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ARS Home » Plains Area » El Reno, Oklahoma » Grazinglands Research Laboratory » Forage and Livestock Production Research » Research » Publications at this Location » Publication #170744


item Northup, Brian

Submitted to: International Grasslands Congress
Publication Type: Proceedings
Publication Acceptance Date: 1/26/2005
Publication Date: 7/2/2005
Citation: Northup, B.K., Brown, J.R. 2005. The role of grass tussocks in maintaining soil condition in northeastern Australia [abstract]. Proceedings of the 20th International Grassland Congress, June 26-July 1, 2005, Dublin, Ireland. p. 71.

Interpretive Summary: Soils of the grazing lands in northeastern Australia have only small amounts of nutrients, and depend on plants to capture resources to maintain condition. Heavy grazing threatens to degrade the condition of these lands. During 1998, we examined the combined responses of grass plants, soil microbes and soil nutrients in two sets of pastures after 15 years of no and heavy grazing (applied during 1983-1998). Amounts of microbial carbon, soil carbon and nitrogen, and root surface area in the soil profile were described at different locations from the centers of plants outward to 12 inches (0, ±3, ±6, and ±12 inches) upslope and downslope of plants. We found that microbes, soil carbon and nitrogen in the upper 6 inches of soils were highest in the ungrazed pastures, particularly in the samples closest to plants (0 and ±3 inches). Amounts on heavily grazed pastures were the same across all locations and much lower (20-33%) than on the ungrazed pastures. Root surface area in both types of pastures was not generally found beyond 16 inches from plants or below 15 inches deep in the soil. Levels on the heavily grazed pastures were only 50% of those on ungrazed pastures. In this study, grass plants helped to enrich the soil, but the effect was limited to small areas and was lost under heavy grazing. Results highlight the links that exist between plants, soil nutrients and soil microbes in the grazing lands of northeastern Australia, and point to the importance of balancing grazing pressure against pasture productivity.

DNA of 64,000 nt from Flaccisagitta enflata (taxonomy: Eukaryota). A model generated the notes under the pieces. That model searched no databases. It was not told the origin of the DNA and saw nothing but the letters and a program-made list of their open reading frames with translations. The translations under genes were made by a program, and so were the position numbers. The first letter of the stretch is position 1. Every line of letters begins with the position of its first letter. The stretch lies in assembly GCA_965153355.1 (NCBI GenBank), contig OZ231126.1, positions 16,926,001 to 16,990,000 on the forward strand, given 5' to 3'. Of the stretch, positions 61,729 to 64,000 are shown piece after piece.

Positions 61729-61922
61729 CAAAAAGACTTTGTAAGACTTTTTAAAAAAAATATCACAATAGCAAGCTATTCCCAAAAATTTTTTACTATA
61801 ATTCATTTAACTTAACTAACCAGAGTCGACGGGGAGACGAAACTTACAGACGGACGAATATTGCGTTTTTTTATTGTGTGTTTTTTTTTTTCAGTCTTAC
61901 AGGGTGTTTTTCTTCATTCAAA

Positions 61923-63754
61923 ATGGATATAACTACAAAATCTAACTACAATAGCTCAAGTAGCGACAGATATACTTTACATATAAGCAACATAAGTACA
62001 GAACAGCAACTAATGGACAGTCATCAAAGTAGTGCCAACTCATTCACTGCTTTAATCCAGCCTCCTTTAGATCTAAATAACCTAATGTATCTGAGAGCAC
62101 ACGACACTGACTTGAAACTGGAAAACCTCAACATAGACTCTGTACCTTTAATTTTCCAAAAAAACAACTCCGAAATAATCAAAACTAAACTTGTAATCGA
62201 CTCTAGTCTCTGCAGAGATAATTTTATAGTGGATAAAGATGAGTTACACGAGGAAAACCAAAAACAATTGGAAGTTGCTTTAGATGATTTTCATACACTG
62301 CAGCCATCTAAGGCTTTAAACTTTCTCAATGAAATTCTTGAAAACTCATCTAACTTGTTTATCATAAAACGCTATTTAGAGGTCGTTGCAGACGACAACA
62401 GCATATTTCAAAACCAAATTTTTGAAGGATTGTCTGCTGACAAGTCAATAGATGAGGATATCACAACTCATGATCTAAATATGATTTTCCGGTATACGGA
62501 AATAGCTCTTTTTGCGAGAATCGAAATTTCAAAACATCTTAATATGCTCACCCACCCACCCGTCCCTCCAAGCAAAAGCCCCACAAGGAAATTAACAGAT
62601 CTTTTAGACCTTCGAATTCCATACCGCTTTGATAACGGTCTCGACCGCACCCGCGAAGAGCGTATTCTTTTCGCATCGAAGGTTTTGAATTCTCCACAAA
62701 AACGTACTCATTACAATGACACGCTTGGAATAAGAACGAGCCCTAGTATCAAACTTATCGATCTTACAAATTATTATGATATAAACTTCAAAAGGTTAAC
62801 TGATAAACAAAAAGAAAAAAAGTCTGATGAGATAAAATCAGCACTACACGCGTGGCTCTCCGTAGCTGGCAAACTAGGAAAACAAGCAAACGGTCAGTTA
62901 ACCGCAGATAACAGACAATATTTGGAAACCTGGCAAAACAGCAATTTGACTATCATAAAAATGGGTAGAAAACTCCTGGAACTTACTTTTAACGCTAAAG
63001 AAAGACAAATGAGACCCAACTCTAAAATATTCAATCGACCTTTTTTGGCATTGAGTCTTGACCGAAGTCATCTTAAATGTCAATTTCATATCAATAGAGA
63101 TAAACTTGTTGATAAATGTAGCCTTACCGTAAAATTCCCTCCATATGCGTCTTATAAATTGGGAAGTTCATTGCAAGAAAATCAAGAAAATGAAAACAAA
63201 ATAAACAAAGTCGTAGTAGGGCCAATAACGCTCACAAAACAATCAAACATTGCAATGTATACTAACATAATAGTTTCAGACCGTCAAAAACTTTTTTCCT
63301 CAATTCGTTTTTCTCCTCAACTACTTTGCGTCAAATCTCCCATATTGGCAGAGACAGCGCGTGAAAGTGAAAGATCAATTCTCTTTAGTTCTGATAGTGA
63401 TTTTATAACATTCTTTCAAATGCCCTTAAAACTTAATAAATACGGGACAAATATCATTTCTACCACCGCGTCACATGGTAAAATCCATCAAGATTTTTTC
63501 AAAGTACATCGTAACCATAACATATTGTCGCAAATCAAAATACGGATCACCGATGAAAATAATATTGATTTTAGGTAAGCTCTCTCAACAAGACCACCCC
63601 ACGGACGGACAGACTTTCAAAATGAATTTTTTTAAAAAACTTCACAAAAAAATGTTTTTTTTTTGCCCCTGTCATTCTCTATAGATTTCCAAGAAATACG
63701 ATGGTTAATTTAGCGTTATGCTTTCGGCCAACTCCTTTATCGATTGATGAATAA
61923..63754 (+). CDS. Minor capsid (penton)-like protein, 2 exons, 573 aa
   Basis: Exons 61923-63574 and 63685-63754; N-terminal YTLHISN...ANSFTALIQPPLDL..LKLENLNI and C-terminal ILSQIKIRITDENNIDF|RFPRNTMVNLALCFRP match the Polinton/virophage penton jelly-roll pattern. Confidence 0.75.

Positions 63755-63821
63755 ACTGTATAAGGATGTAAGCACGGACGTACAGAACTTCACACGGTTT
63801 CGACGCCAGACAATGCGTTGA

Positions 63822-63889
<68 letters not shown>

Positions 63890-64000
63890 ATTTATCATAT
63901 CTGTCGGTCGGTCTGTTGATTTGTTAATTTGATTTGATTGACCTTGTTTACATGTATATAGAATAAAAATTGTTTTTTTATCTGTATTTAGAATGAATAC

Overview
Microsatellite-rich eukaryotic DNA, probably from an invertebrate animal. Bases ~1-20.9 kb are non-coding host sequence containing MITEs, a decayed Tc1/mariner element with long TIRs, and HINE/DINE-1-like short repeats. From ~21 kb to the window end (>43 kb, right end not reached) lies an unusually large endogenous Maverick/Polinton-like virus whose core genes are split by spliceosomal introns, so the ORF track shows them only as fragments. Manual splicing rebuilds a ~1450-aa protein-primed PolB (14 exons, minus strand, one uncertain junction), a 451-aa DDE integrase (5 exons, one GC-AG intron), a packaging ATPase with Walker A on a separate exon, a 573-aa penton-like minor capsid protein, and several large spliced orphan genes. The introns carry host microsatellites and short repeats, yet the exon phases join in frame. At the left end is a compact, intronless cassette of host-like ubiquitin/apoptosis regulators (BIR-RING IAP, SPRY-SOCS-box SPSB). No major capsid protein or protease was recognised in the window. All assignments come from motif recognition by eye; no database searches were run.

Technical Abstract: Soils in the tropical woodlands of northeastern Australia are nutrient-poor, depend on plants to capture resources to sustain condition, and are threatened by degradation due to heavy grazing. During the dry and wet seasons of 1997 and 1998, we examined the responses of grass tussocks, soil microbes and soil nutrients in sets of paddocks (n=2) following 15 years of no (S1) and heavy (S2) grazing pressures. Soil samples (n=4) were collected from the upper 15 cm of the profile from tussock centers outward to 30 cm (0, ±8, ±15, and ±30 cm) up-and-down slope of the dominant perennial grasses Bothriochloa ewartiana and Chrysopogon fallax. Total soil C and N were determined by wet oxidation and micro-Kjeldahl techniques, respectively, and microbial C was described by conversion of concentration of ninhydrin-reactive N. Root surface area was estimated by scanning samples from cores (to 70 cm depth in 10 cm sections) collected along similar transects. Concentrations of microbial C, soil C and N were present at higher levels in close proximity to tussocks (centers and ±8 cm) on S1 paddocks. Amounts on S2 paddocks were similar across locations and significantly lower (20-33%) than on S1 paddocks. Root surface area on both condition paddocks was mostly located within ±20 cm of tussocks and above 50 cm depth, and amounts were lower on S2 paddocks (50% of S1 paddocks). The localized enrichments near grass tussocks were limited to small areas, and highlight the coupling that exists between plants, nutrient pools, and microbial activity in grazing lands of northeastern Australia. Responses also underscore the importance of balancing grazing pressure against paddock productivity.